Labyrinth Walking Meditation
If you keep up with FORGE Outdoors activities on Facebook or the forge-wi.org webpage, you may have noticed our upcoming event: “Labyrinth Walk at Alice’s Garden.” Walking the labyrinth comes from a tradition of walking meditation and mindfulness. What is walking meditation, and why should you give it a try?
Walking meditation is an important part of mindfulness in many cultures, and is most commonly attributed to practices in Zen Buddhism. Jack Kornfield describes walking meditation as “a simple and universal practice for developing calm, connectedness, and embodied awareness.” Walking meditation involves slow, thoughtful, and intentional movement through a space. Labyrinths, especially those in nature, provide a path for one to follow while focusing attention and observing one’s body in relation to the natural world. If you’ve never tried meditation or mindfulness practices before, this might feel new and strange. Take a step into this practice, especially if it is your first experience with mindfulness!
Meditation and mindfulness can be especially helpful for trans and non-binary folks. In an article on Medium.com, La Sarmiento says that meditation was life changing for them as a transgender person: “Before I started meditating, my strategy for being loved and accepted in the world was to be what everyone else wanted me to be. Even though I was meeting others’ expectations, I wasn’t happy.”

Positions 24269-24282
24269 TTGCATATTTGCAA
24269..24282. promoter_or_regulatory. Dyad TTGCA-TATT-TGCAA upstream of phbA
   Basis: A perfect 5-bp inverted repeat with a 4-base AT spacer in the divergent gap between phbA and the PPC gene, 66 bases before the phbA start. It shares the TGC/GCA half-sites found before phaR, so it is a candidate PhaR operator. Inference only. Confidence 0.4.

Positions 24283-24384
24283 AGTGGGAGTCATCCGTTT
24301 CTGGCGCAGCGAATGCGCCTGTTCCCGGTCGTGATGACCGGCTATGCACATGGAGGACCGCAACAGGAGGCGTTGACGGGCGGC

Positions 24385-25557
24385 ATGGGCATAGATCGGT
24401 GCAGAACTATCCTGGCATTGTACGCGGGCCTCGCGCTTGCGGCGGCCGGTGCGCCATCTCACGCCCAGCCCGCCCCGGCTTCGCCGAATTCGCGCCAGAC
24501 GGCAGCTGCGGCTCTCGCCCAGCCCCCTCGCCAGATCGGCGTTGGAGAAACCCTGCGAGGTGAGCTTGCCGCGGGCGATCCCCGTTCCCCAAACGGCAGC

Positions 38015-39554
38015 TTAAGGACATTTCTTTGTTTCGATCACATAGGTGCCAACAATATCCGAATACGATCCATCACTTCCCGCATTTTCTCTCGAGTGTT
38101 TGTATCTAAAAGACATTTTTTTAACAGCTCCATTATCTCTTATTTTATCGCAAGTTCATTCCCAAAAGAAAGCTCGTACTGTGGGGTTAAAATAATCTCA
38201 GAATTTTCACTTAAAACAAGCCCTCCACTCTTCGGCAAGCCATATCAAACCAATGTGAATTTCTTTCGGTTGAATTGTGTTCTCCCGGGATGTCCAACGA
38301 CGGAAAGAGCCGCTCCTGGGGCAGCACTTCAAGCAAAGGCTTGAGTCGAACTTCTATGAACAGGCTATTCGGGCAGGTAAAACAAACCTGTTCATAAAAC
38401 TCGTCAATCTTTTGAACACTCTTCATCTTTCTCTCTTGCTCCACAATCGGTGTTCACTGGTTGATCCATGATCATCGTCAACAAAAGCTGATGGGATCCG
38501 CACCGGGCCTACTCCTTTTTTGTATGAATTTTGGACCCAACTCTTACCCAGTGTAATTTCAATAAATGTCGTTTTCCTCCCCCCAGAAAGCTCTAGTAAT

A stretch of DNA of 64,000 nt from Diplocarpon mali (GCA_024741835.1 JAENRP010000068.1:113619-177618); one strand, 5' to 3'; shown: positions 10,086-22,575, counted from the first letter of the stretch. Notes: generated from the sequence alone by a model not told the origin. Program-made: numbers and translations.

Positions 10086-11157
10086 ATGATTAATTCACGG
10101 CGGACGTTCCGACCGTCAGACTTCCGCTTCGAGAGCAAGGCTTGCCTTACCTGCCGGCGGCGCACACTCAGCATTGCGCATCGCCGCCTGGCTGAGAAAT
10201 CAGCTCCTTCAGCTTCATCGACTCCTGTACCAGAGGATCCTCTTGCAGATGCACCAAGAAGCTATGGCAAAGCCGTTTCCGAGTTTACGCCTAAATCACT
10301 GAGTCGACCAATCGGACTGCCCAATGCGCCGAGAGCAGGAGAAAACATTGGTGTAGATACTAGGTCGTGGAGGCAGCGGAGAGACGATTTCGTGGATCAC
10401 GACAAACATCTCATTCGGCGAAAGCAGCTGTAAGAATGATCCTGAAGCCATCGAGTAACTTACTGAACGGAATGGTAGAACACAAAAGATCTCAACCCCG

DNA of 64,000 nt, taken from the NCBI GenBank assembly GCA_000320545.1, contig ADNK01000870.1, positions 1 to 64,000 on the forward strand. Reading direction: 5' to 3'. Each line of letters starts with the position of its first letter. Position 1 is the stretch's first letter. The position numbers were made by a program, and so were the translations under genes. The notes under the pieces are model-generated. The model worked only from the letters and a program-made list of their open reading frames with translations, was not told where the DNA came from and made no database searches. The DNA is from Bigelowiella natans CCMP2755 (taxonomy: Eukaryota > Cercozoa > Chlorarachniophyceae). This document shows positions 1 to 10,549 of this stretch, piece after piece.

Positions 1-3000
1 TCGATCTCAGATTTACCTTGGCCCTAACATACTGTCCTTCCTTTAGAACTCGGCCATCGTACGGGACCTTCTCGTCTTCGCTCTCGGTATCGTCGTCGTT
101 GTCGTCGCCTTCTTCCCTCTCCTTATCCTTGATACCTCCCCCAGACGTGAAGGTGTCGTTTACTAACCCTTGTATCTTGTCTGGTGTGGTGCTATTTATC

La Sarmiento says that meditation “has allowed me to be more of who I am and to be really comfortable with that. I’m saying that from a place of not only my identity as a person of color or my identity as a transgender person, but more of the fullness of my humanity. I can love and accept and honor the parts of me that experience anger or sadness; the parts of me that experience grief or fear; the parts of me that for a long time had a really difficult time receiving love. I now have the capacity to relate to whatever is happening — the full catastrophe of life (as Jon Kabat-Zinn calls it) — with as much compassion, kindness, gentleness and understanding as possible.”
Each of us approaches meditation from a different level of experience or interest. Some of us may have found meditation helpful in the past, but have never tried walking meditation. Others may have little interest in mindfulness at all. On July 7th, 2019, at Alice’s Garden, we will gather as a community to experience walking meditation in any form that speaks to us. Let’s take this opportunity to slow down and exist exactly where we are. Let’s take this moment to connect with one another and the various forms of life that surround us.